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The journal explores the role of trust, as well as, knowledge tacitness in mediating mechanisms involved in partner characteristics and the related alliance outcomes. It presents study results on the role of trust and knowledge tacitness in achieving learning and innovation between cooperating partners. The sample study had involved 120 International Strategic Alliances across 1851 companies. It also analyses background information on the already available literature.
Nielsen Bo and Nielsen Sabina (2009, 1050) established that learning and innovation can be achieved be simultaneously, although they result from different mix of relational quality, partner characteristics as well as knowledge characteristics. They demonstrate that inter-firm learning may create innovative outcomes.
However, this purely depends on the relation characteristics of the alliance and the quality of the relationship. These characteristics are classified as knowledge protectiveness and collaborative know-how. Knowledge protectiveness inhibits both learning and innovative outcomes of international strategic alliances since it creates mistrust, which in turn negatively impacts on open collaboration.
Collaborative know-how, on the other hand, enhances transfer and internalization of knowledge, as well as the ability to utilize effectively the acquired knowledge. It enhances innovation since it helps eliminate mistrust and perceptions of opportunism between cooperating partners.
Knowledge tacitness can hinder knowledge transfer as well as learning between cooperating firms, but at the same time, can create opportunities for innovation. According to Collinson (1999, 342) knowledge management practices may not be easily transferred between cooperating organizations due to differing organizational values, culture, and structure as well as knowledge resources.
For example, Gray and Yan (1994, 1486) established that Chinese firms always experienced significant problems in acquiring complex manufacturing skills from US Companies. More specific example is the differences in quality of Nokia and Huawei phones which are cooperating partners. Trust, on the other hand, increases knowledge transfer between the cooperating firms, and strengthens the potential advantages tacitness which is significant for innovation.
Trust reduces uncertainty, facilitates social interaction and increases transparency. This increases sharing of valuable information as well as knowledge. The study established positive interaction between trust and learning as well as trust and innovation. Most important, it established a positive correlation trust and knowledge tacitness versus learning, and the same for trust and knowledge tacitness versus innovation (Nielsen Bo & Nielsen Sabina 2009, 1049).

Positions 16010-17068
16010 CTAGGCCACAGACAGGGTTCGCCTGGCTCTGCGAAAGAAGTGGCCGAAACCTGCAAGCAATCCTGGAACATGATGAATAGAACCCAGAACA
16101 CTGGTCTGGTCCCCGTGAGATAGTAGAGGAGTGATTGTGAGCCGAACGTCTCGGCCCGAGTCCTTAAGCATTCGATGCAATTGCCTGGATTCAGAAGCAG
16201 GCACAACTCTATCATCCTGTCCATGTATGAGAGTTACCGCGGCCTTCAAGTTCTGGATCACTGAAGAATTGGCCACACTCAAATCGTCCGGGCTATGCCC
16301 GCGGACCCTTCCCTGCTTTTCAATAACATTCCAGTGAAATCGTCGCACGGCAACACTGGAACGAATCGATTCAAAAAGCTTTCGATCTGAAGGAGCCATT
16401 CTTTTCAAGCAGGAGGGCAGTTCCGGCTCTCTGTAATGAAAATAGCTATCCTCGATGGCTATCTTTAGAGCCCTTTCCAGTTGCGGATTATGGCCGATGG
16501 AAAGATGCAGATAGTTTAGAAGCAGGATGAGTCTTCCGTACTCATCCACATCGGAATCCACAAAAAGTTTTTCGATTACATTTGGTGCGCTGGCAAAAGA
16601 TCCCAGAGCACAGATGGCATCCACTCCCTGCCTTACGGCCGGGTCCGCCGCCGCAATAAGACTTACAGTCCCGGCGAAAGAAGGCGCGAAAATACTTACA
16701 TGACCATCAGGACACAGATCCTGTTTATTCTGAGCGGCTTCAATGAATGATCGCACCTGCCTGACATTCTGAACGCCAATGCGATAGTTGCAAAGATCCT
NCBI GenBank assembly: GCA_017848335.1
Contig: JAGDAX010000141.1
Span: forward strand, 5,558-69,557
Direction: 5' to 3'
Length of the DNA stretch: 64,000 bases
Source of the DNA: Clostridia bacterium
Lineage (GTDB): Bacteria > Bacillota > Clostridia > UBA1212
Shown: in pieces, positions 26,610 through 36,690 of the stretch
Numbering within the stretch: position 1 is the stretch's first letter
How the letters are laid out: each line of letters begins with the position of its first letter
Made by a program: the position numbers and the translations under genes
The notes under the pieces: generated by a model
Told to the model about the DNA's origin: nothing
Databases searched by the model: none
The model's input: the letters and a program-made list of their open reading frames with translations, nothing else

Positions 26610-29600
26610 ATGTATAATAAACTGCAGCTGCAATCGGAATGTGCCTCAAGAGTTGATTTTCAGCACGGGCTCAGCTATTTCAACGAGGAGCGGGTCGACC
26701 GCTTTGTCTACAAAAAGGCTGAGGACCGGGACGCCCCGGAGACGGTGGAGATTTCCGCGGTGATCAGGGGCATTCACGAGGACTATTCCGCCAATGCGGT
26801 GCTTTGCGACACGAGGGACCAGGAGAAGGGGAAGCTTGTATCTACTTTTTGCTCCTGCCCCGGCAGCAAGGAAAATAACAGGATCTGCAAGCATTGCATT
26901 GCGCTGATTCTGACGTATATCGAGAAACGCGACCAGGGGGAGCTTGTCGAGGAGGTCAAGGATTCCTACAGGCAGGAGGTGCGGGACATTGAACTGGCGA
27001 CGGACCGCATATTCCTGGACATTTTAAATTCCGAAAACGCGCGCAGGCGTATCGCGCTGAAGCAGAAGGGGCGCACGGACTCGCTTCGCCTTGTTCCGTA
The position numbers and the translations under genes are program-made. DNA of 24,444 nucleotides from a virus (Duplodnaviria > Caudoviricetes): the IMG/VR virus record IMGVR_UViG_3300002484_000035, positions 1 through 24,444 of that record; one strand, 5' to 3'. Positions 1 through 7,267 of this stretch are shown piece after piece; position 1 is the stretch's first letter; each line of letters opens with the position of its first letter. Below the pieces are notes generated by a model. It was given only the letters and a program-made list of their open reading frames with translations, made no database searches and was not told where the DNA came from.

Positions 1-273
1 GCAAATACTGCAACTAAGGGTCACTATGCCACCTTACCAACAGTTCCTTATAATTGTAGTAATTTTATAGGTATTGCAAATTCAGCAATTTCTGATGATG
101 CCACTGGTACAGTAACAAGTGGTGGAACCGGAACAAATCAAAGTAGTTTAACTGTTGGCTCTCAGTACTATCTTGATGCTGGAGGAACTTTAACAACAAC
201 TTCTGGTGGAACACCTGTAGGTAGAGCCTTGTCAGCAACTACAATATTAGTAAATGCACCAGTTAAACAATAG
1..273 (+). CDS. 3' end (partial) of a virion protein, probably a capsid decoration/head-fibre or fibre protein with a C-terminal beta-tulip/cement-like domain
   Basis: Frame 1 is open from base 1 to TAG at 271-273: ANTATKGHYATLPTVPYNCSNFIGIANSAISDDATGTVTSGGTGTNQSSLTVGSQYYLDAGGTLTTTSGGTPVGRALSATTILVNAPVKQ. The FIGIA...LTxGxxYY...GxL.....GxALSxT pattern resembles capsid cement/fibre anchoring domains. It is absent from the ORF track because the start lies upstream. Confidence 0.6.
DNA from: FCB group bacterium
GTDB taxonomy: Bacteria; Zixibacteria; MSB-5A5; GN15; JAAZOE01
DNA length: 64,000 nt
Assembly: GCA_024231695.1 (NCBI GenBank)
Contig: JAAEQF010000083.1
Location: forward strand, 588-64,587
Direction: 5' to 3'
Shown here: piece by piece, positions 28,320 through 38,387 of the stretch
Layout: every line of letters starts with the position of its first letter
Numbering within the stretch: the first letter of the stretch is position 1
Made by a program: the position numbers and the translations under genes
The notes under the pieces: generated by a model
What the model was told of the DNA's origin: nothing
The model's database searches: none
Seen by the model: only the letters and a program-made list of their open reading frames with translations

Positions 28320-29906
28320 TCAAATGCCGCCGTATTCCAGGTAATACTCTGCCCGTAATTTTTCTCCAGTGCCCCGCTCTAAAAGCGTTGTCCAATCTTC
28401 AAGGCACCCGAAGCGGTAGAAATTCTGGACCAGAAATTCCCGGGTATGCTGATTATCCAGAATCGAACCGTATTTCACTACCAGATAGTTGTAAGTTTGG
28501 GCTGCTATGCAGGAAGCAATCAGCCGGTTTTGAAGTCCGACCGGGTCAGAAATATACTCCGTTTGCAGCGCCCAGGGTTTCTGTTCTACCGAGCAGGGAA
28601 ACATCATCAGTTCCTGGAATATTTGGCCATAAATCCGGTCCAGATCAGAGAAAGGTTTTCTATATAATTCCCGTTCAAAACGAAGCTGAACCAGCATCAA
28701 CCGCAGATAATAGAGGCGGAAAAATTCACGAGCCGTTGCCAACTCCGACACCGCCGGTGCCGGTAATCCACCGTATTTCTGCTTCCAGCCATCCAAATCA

Implications of the results of the study
Innovation is highly related to knowledge sharing where each partner has access to its partner’s information reserve so as to exploit complementarities. Innovation, therefore, requires means of coordination which can reduce costs of extensive inter-firm learning. High costs of codifying tacit knowledge can undermine the benefits of mutual learning.
Close collaboration can enable partners to utilize their know-how in developing innovating outcomes without having to transfer the tacit knowledge. According to Serat (2009, 3) it is important to understand the requirements of joint task initiatives in order to develop a working interface with the partner. This should be enhanced by leadership commitment sharing, monitoring and evaluating the progress of joint innovation initiatives (Doz & Hamel 1998, 23).
The study reveals that it is possible to achieve innovative outcomes without codifying the partner’s knowledge (Nielsen Bo and Nielsen Sabina 2009, 1052). For an organization to benefit from tacit knowledge, it has to adopt ways codifying the knowledge so as to transfer it for its application.
It must also develop ways of retaining the information in its tacit form for purposes of innovative application. It should maintain a distinctive base for the tacit information and be able to codify the knowledge in a way that does not reduce its value.
Collinson, S., 1999. Knowledge management capabilities for steel markers: a British–Japanese corporate alliance for organizational learning. Technology Analysis and Strategic Management, Vol. 11, pp. 337–358.
Doz, Y., & Hamel, G., 1998, Alliance advantage: The art of creating value through partnering. Boston, MA: Harvard Business School Press.
Gray, B., & Yan, A., 1994. Bargaining power, management control, and performance in United States–China joint ventures: a comparative case study. Academy of Management Journal, Vol. 37, pp.1478–1517.
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Nielsen, B., B., & Nielsen, S., 2009. Learning and innovation in international strategic alliances: An empirical test of the role of trust and tacitness. Journal of Management Studies, Vol. 46, No. 6.
Serat, O., 2009, Learning in strategic alliances. Manila: Asian Development Bank.